I decided to see what happened with the reverser in 'Forward'. As soon as the brake was released, the locomotive started to move and I used the "apply brake and swing on the reverser" technique to stop. Once I was satisfied we could stop, I put the engine in back gear, released the brake and carried on to Darley Dale platform where our antics were being observed by Stationmaster Ian, our driving trainee and Rob.We agreed to make an attempt to get the engine on 'main valve' and then close it but the response seemed to confirm that we were not controlling the actual valve with the handle. By removing the regulator handle and attempting to turn the rectangular section of the regulator rod with an adjustable spanner, we reduced the flow of steam a little, but we did not regain control of the regulator valve.
Of course, trying to diagnose a problem on a regulator is harder because the valve itself is usually inside the boiler and completely inaccessible. You just have to imagine what's going on from a knowledge of the construction. The 'Black Book' (the locomen's 'bible' published by British Railways as a training manual) shows the following diagram of a typical dome-mounted slide valve regulator.
With reluctance, the engine was declared a complete failure and apologies were made to our driving trainee. A number of 'phone calls ensued to advise management of the problem. I agreed that I could move the locomotive to the pit in Darley Dale yard, where we would dispose and wait for Rob to bring a diesel shunter which would move the failed engine back to Rowsley for attention. Meanwhile, management were seeking a 'scratch' diesel crew who could operate a diesel passenger service. Since Derek had been nominated for secondman duties, once we'd moved our engine to the Darley Dale pit, Derek made his way back to Rowsley to assist and I disposed.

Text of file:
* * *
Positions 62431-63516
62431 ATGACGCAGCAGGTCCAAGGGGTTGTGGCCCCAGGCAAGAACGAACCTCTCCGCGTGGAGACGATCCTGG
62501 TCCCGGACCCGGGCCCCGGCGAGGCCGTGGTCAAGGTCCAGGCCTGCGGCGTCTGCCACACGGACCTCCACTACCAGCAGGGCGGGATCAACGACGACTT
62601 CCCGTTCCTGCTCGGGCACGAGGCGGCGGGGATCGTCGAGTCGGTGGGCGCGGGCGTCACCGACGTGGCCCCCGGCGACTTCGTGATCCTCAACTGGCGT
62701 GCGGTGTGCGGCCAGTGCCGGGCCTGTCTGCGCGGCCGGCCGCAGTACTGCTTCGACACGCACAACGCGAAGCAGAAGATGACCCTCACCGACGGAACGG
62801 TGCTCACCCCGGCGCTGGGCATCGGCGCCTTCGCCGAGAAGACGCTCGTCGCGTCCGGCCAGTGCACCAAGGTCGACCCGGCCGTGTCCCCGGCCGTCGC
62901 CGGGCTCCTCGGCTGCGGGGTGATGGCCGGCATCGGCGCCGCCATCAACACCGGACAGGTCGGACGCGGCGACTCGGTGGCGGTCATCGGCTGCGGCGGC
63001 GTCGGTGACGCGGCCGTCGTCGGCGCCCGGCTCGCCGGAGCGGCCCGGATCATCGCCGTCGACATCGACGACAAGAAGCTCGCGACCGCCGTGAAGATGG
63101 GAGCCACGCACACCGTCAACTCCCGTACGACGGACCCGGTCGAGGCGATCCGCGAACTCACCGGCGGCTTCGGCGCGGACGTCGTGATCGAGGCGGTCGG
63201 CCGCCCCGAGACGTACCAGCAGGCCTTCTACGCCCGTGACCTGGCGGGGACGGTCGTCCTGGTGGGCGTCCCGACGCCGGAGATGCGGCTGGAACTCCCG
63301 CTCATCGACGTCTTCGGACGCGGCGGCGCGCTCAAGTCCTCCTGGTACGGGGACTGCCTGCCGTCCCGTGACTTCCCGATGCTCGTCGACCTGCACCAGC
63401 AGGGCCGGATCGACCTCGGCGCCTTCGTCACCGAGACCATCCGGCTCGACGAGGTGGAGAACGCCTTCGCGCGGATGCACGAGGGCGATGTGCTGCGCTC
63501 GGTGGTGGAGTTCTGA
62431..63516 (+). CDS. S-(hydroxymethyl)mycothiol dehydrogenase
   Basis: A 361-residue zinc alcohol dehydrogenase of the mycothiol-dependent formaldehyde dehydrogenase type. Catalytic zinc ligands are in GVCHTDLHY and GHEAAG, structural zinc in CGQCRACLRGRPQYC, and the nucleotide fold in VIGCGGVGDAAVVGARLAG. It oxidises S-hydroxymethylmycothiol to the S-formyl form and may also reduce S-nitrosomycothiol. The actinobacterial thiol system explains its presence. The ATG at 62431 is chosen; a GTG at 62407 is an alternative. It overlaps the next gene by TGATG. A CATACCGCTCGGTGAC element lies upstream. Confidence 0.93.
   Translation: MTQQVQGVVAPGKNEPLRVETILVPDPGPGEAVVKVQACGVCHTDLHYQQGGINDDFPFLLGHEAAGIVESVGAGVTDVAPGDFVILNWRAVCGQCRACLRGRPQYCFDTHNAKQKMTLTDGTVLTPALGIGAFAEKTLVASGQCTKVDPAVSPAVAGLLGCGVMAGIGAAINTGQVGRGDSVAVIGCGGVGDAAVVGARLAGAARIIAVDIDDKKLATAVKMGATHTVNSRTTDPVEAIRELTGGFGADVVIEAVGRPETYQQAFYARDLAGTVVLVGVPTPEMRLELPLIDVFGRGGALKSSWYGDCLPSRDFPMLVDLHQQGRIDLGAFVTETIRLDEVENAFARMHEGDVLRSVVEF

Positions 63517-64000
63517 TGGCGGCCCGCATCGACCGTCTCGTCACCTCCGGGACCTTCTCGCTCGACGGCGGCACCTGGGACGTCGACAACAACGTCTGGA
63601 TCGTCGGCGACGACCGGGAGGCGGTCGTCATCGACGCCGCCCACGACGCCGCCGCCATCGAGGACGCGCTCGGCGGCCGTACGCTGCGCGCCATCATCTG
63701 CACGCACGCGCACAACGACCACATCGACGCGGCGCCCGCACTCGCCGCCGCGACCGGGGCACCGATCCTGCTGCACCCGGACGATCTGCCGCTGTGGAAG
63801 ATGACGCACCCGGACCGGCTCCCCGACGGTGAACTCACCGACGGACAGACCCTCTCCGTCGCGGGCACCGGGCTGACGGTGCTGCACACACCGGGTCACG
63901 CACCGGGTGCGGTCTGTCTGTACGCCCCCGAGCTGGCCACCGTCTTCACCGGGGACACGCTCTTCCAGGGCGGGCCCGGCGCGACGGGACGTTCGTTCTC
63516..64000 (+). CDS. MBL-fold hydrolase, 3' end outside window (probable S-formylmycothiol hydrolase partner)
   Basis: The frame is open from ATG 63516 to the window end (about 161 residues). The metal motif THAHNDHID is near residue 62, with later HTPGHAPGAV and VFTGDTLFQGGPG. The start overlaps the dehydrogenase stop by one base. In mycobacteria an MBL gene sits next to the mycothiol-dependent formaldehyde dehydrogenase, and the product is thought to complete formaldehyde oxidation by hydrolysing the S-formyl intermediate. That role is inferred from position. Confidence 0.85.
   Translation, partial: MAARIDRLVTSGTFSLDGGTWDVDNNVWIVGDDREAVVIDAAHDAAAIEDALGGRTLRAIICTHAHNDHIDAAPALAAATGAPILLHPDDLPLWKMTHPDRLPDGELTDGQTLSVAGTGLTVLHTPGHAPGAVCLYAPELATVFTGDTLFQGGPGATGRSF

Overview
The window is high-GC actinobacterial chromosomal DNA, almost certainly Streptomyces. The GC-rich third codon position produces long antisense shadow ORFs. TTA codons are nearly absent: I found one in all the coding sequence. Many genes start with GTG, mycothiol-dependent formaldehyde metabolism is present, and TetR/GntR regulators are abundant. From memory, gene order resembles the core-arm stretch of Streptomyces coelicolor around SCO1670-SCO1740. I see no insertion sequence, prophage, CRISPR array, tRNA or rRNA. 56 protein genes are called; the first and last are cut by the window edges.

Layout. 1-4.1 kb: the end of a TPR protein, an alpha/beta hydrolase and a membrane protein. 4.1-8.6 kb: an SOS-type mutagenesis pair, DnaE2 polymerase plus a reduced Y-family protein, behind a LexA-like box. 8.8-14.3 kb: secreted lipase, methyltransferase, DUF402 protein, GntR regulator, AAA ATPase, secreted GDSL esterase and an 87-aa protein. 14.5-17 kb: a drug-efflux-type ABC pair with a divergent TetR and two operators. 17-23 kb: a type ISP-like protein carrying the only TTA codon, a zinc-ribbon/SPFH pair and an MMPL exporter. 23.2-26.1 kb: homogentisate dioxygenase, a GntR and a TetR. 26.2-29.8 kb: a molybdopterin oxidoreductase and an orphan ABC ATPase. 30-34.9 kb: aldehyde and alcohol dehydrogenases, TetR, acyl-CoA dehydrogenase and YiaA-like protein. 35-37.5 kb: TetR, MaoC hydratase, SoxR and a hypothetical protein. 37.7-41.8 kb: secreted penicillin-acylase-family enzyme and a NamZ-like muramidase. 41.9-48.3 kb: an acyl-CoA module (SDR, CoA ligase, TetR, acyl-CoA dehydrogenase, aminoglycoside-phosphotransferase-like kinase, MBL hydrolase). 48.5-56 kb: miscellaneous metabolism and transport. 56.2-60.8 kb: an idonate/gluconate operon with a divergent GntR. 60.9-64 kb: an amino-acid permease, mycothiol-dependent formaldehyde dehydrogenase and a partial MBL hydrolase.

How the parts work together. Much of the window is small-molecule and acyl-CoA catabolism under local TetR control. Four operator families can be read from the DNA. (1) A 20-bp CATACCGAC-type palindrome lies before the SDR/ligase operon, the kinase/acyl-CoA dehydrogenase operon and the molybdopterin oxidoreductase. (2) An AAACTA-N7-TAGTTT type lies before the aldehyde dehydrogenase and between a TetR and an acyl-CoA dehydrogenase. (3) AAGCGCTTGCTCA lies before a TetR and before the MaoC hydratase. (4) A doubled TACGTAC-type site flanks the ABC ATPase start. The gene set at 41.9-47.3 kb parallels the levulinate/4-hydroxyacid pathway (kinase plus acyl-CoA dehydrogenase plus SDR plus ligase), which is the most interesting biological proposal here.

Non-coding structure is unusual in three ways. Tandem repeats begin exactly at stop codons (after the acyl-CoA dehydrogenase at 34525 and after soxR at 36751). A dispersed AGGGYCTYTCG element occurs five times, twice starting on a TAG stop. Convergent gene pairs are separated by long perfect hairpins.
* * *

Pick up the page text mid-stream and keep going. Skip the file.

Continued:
A little later, Rob appeared with the diesel shunter, attached my 'dead' engine and propelled it to Rowsley, stabling it on the pit outside the shed to cool down. By this time, the boiler pressure was down to about 20 p.s.i. It was clear that the steam dome would have to be opened but it would be some hours before this could be achieved so I went to see if I could help with getting the diesel service instituted.
When I returned in the afternoon, Paul and Rob had removed the dome cover and the bolted-on inspection cover, to reveal the inside of the boiler and the regulator but it was still very hot in there!
The problem had been confirmed. Moving the regulator handle in the cab turns the regulator rod, turning a crank fixed to the regulator rod. This crank moves the regulator valve via a link attached by turned steel pins to the crank and the valve. The two turned steel pins should be held in position by split pins. Although the upper split pin was in place, connecting the link to the valve, the lower split pin was missing, allowing the turned steel pin to become displaced and the link to become detached from the crank on the regulator rod.
It's the first time I've had to 'fail' an engine for a defective regulator. I do know of two problems with the regulator which happened to other drivers in preservation - in one case the handle fell off and in the other case it broke off!